2. A real danger: big classes, the sausage-machine. Encouraging results-driven pseudo-education: “studying” for exams; the objective being getting a qualification; the tangibles. It’s not an education in the sense that we see in Plato: lots gets stuffed in, there’s nothing coming out in exchange, and the stuff that looks like it’s coming out, in an exam, is just the stuff that went in being regurgitated: mixed up and half-digested, often nauseating, often a disgusting stinking mess.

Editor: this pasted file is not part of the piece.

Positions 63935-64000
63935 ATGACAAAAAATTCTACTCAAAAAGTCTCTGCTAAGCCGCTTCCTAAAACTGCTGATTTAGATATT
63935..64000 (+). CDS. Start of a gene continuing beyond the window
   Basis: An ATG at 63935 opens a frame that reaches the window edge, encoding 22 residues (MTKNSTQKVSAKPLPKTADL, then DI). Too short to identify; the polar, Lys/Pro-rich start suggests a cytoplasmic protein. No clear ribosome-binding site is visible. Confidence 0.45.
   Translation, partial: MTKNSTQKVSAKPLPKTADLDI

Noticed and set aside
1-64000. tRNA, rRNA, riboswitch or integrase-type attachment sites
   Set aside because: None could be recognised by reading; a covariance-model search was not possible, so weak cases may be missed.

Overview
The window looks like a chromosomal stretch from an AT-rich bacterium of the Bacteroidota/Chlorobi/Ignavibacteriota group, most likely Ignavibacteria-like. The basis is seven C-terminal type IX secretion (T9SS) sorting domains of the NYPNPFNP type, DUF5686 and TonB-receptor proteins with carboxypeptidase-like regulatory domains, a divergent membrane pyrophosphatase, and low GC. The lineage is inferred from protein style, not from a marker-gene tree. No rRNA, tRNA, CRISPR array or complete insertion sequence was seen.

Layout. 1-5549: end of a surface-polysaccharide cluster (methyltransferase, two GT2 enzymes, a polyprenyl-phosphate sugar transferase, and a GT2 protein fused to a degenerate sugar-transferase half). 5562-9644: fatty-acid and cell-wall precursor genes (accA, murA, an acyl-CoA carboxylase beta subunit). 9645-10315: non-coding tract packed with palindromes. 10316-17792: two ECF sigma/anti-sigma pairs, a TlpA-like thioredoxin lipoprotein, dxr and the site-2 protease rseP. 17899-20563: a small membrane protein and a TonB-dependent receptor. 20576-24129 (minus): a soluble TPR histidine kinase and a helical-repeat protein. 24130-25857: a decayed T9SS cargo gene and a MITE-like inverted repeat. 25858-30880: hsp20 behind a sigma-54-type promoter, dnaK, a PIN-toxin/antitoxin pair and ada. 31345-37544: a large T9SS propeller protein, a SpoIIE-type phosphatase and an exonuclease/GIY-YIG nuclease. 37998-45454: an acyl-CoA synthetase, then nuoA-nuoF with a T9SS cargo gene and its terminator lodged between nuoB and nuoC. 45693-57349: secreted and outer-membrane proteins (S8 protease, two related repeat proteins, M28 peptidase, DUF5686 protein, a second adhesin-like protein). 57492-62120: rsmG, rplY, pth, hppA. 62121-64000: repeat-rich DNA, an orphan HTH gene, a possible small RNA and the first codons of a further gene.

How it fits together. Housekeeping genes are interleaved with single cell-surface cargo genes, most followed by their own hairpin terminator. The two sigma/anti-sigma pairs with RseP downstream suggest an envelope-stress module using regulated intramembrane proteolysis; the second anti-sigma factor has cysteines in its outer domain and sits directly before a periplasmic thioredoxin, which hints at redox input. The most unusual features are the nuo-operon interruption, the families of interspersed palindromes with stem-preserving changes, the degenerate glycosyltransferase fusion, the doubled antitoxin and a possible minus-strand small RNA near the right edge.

Students become numbers. They already are numbers. I am always disturbed when a new student in a new class introduces and signs themselves with their name and their number. Sometimes even number first. That really distresses me.But the big classes exacerbate the problem: if I can’t count them and pay attention to them individually, they no longer count. I’m crap at names. I also get the blanking-out–I’ve been known to forget my own sister’s name when introducing her to friends. Names take me a lot of effort. And I’ll get them wrong, and then we’ll all have a laugh and thus the bonding goes. Names are one key part to showing students they’re still individuals; and marking individual work, slowly and attentively and properly, is the other. I hate that we have big classes, and that we need them to be that size to demonstrate quality through quantity and economic viability, and to show that we deserve the counterbalance of some smaller classes at the final-year and graduate levels. That’s unfair: it’s using the large classes as pawns in university politics.